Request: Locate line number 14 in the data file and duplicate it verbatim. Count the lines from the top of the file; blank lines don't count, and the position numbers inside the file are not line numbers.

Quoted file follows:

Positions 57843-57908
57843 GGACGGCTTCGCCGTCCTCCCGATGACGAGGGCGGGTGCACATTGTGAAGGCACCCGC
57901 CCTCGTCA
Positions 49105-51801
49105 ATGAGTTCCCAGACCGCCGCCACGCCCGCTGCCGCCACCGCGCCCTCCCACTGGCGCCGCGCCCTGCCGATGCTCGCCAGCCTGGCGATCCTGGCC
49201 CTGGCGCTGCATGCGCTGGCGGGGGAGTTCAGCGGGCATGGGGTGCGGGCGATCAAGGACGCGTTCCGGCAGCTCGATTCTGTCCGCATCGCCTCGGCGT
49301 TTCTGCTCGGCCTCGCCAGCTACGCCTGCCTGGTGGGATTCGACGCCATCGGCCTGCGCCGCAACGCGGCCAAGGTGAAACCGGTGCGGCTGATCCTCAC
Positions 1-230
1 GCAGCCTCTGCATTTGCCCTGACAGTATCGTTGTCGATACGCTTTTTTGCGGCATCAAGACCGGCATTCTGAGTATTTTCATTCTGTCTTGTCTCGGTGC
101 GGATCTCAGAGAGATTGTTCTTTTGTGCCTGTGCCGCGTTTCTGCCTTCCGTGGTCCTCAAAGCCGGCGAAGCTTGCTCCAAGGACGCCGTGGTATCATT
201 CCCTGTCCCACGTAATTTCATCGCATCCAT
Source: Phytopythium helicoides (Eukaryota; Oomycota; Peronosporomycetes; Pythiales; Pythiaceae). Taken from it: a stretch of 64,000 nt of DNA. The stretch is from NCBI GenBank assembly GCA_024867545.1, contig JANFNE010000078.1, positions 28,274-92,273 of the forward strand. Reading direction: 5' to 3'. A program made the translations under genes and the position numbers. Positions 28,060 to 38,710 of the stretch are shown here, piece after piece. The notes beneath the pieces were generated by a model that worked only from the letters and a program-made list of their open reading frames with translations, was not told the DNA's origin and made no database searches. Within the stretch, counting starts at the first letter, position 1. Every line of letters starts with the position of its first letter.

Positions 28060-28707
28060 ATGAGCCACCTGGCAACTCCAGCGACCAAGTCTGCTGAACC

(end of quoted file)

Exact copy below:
28060 ATGAGCCACCTGGCAACTCCAGCGACCAAGTCTGCTGAACC